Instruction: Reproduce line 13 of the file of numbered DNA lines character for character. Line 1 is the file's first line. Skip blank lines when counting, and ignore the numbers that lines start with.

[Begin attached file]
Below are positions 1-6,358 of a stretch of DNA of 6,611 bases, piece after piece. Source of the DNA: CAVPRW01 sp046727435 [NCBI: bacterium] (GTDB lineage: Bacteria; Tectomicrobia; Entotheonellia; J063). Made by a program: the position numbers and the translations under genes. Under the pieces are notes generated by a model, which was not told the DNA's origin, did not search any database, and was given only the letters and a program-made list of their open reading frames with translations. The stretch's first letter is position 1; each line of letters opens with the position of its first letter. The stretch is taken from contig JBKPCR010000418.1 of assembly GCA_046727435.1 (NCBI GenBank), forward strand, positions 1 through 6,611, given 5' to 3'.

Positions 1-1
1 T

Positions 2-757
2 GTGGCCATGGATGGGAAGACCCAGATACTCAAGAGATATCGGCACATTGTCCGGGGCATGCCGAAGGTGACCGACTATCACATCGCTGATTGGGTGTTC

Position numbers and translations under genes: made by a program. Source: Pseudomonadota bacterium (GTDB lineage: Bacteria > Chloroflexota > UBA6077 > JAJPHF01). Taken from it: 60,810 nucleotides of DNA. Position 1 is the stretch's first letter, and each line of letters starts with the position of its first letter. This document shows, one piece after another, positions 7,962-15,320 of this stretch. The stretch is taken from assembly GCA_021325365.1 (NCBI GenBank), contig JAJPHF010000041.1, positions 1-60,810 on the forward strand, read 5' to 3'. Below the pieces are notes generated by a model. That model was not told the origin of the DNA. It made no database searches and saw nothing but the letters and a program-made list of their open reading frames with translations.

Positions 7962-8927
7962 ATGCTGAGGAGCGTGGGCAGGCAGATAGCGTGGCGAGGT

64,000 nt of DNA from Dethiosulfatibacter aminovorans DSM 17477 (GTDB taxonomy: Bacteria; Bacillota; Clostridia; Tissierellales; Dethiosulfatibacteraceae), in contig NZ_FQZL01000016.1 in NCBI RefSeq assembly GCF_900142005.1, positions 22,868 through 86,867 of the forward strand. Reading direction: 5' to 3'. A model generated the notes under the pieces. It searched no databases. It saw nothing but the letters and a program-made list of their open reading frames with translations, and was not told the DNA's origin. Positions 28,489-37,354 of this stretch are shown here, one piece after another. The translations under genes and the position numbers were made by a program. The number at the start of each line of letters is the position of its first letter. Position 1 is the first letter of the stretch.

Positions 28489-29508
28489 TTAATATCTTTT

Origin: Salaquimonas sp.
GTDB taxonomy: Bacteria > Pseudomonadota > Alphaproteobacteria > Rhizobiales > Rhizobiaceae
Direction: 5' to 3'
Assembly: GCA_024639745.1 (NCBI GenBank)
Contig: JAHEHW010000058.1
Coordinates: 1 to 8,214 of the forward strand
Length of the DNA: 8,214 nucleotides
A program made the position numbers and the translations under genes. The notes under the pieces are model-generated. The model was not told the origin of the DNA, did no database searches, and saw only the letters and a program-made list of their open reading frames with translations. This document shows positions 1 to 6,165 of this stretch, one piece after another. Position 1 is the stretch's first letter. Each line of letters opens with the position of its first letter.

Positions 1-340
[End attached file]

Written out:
GTDB taxonomy: Bacteria > Pseudomonadota > Alphaproteobacteria > Rhizobiales > Rhizobiaceae